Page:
10 Best Places to Visit in England

Martina Rosado
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Brighton is a seaside city with a population of about 350,000, on the south coast of England. It is known for its beaches, which are popular places to visit with sunbathers and dog walkers.

You can also find art galleries, and the famous on the Lanes.

Other places to visit include the Brighton Dome, Brighton Marina and the Royal Pavilion.

Lake District

The Lake District is one of the best places to visit in England as it is a place of natural beauty. With a landscape of high mountains, rolling hills and deep valleys that are the central catchment area of England’s largest natural freshwater lake, Ullswater, it is a great place for the outdoor enthusiasts.

While the Lake District is best known as a camping site, it is also a day-trip destination where you can visit many different attractions, like the Lakeland Museum and Honister Slate Mine .

The Lake District can be visited all year round and the main access is via the A591 that runs around the entire Lake District.

St Ives


This seaside village in south-west England, on the north coast of Cornwall, is the best place to be if you’re looking for the best beaches and stunning, wild scenery. It’s also a great place to explore with its many beaches and the high cliffs. There is also a lot of history here, with St Ives being a popular tourist destination. The village offers a variety of accommodation options, including hotels and guest houses as well as self-catering properties and farmhouses.

Tucked away in the northwest corner of the county, it is surrounded by lush green fields, cliffs, estuaries, fishing villages, and a good number of sandy beaches. Some of the beaches here are home to the famous St Ives Bay. It is a great place to relax, go walking and enjoy some photographs or movies.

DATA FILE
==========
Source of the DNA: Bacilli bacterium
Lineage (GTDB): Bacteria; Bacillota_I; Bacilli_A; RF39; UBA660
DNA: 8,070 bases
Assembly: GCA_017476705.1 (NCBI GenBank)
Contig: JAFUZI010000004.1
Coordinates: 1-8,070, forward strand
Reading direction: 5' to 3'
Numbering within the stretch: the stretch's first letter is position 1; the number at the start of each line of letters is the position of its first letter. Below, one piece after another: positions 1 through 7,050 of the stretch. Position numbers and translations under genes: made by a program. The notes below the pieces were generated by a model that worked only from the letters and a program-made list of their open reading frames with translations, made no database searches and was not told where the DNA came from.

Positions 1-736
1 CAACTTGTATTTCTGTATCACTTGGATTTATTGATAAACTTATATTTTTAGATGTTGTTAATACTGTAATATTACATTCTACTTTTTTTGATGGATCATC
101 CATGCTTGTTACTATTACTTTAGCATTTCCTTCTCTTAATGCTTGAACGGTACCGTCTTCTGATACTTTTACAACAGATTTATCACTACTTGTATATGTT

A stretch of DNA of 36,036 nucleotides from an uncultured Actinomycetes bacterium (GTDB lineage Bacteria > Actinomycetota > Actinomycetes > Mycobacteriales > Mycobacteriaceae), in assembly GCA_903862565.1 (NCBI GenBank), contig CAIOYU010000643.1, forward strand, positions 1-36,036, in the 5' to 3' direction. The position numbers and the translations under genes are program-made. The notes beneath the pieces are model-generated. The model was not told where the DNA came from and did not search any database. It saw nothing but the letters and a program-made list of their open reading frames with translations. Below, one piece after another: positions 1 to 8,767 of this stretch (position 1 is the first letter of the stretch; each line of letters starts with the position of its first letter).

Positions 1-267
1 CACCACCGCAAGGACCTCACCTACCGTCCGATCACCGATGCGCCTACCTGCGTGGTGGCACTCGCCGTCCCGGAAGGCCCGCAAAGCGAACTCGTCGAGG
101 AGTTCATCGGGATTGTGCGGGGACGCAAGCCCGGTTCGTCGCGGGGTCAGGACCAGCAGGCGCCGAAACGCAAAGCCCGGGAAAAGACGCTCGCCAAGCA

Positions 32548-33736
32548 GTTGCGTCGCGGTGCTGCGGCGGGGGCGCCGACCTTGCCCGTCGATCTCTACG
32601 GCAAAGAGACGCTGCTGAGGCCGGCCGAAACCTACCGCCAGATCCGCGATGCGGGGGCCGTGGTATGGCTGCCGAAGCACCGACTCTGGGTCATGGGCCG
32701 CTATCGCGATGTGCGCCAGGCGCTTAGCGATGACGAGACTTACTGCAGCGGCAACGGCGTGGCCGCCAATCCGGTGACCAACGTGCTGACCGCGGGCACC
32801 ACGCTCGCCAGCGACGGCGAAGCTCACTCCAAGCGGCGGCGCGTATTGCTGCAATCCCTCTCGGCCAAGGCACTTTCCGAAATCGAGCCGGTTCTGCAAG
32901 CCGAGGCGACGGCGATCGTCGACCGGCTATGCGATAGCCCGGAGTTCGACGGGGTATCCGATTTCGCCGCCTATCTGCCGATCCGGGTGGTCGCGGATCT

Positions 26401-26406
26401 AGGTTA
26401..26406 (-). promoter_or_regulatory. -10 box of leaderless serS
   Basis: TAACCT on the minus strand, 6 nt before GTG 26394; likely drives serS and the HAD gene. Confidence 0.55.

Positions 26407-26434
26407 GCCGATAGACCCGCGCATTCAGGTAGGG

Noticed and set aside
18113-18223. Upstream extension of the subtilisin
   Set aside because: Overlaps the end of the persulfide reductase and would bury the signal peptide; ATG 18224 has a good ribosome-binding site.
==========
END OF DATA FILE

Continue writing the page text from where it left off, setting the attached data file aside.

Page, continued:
St Ives is also a great place to enjoy the arts. Every year there is a St Ives International Festival. It is a festival of contemporary and classical music, poetry, visual arts, and dance. Workshops are also organized.

St Ives was the birthplace of famous English photographer, painter, designer, and poet, Alfred Leslie. St Ives has played a major part in the cultural and artistic developments of the area.




It is important to note that Cambridge university is not the traditional central places that most foreign students consider when planning an extended visit to Cambridge (UK). In fact, this medium-sized city practically snubs the tourists, offering its academic population a place to escape unspoiled by the endless influx of tourists who swarm the main sites in London.

Its beautiful architecture -partly inspired by its connection with the famous university -is something not to be missed when you are traveling in Cambridge. The great thing about Cambridge is that the tourist attractions are spread out, letting you have your pick of architectural beauty and historical sites.

The university, which actually expanded its influence, is the second seat of the reigning Monarch, who resides at the stately home of the British Monarch just north of Cambridge.

Academic tradition is perhaps the most important thing to be seen in Cambridge and it is represented by the large, colorful, and encouraging windows that we can see while we walk down the streets.